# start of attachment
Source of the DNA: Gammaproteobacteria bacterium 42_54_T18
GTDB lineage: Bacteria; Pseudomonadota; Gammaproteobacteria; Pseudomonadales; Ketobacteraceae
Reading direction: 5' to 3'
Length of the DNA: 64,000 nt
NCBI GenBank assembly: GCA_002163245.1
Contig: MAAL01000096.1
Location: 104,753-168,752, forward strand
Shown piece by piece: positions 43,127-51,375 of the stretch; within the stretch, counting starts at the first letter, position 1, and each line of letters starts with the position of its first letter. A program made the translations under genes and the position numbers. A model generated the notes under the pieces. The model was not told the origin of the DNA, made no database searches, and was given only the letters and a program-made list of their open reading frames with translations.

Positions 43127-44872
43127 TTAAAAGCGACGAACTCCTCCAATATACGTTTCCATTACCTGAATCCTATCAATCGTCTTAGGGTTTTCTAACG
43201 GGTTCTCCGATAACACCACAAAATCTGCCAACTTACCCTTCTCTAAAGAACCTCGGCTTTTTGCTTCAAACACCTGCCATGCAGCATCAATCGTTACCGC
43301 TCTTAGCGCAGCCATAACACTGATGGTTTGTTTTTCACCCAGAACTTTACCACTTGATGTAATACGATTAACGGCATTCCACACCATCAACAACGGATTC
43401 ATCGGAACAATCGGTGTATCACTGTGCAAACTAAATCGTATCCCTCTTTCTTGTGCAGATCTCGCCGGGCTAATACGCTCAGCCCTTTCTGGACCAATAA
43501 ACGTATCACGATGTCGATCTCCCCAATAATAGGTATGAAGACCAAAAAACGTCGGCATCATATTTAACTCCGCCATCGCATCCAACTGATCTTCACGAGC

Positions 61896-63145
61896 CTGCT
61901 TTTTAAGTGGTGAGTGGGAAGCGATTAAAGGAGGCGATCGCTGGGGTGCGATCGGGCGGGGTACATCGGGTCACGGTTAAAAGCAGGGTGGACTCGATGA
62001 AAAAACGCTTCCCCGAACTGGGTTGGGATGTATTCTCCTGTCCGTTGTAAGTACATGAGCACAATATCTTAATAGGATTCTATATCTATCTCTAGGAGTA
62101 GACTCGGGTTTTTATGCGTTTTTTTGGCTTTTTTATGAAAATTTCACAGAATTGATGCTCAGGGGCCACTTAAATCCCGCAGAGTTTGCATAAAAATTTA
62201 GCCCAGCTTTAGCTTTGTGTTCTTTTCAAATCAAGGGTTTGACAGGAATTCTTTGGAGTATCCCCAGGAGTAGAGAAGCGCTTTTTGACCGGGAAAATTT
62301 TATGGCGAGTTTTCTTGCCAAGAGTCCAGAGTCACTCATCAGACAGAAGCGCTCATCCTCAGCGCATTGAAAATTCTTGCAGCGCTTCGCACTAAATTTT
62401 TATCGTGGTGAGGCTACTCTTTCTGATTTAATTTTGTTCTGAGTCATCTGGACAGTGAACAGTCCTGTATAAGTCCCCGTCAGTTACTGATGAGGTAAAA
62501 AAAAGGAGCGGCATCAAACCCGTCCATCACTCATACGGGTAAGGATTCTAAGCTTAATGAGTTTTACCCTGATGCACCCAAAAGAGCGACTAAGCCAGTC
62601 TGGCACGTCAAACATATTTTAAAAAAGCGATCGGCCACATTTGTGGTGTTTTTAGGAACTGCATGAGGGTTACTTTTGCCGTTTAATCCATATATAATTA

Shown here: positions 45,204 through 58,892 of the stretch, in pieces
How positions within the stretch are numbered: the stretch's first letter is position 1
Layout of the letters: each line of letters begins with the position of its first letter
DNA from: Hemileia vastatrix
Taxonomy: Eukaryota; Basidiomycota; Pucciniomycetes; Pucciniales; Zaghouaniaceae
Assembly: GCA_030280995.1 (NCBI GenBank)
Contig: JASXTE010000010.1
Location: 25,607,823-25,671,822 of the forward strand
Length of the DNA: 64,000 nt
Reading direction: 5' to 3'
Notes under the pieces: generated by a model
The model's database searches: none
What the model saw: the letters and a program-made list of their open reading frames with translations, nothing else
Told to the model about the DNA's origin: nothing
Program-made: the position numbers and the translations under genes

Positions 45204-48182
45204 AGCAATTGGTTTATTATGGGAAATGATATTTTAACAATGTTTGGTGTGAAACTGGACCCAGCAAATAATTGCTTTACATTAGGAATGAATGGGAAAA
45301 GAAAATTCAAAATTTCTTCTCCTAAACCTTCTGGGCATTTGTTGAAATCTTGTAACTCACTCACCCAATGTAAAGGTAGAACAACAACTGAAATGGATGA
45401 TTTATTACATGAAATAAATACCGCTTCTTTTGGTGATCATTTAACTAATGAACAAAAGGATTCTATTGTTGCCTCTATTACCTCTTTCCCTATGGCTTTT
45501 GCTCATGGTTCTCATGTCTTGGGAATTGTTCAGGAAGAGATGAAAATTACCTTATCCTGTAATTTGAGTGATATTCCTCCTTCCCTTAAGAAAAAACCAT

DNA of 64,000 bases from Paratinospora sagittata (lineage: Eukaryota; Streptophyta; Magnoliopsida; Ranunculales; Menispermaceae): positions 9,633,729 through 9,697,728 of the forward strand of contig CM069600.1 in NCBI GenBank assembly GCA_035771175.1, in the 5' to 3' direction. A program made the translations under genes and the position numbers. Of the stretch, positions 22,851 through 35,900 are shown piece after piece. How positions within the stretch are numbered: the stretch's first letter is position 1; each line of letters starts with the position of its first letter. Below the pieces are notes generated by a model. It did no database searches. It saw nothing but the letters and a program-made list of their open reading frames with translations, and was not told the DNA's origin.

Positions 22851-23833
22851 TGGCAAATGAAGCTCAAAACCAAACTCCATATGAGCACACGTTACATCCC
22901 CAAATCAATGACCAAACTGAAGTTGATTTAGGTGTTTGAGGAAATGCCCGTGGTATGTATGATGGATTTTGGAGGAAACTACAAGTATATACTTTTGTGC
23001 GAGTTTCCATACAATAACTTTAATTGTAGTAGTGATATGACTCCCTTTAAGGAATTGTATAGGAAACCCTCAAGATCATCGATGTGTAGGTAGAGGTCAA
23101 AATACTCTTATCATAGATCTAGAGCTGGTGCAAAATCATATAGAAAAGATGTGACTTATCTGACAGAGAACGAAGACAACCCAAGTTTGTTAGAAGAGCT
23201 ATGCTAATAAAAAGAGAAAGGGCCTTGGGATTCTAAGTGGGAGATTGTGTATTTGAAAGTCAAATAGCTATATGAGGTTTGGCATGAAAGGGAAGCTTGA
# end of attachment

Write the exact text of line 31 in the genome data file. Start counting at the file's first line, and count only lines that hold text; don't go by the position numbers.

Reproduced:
Contig: JASXTE010000010.1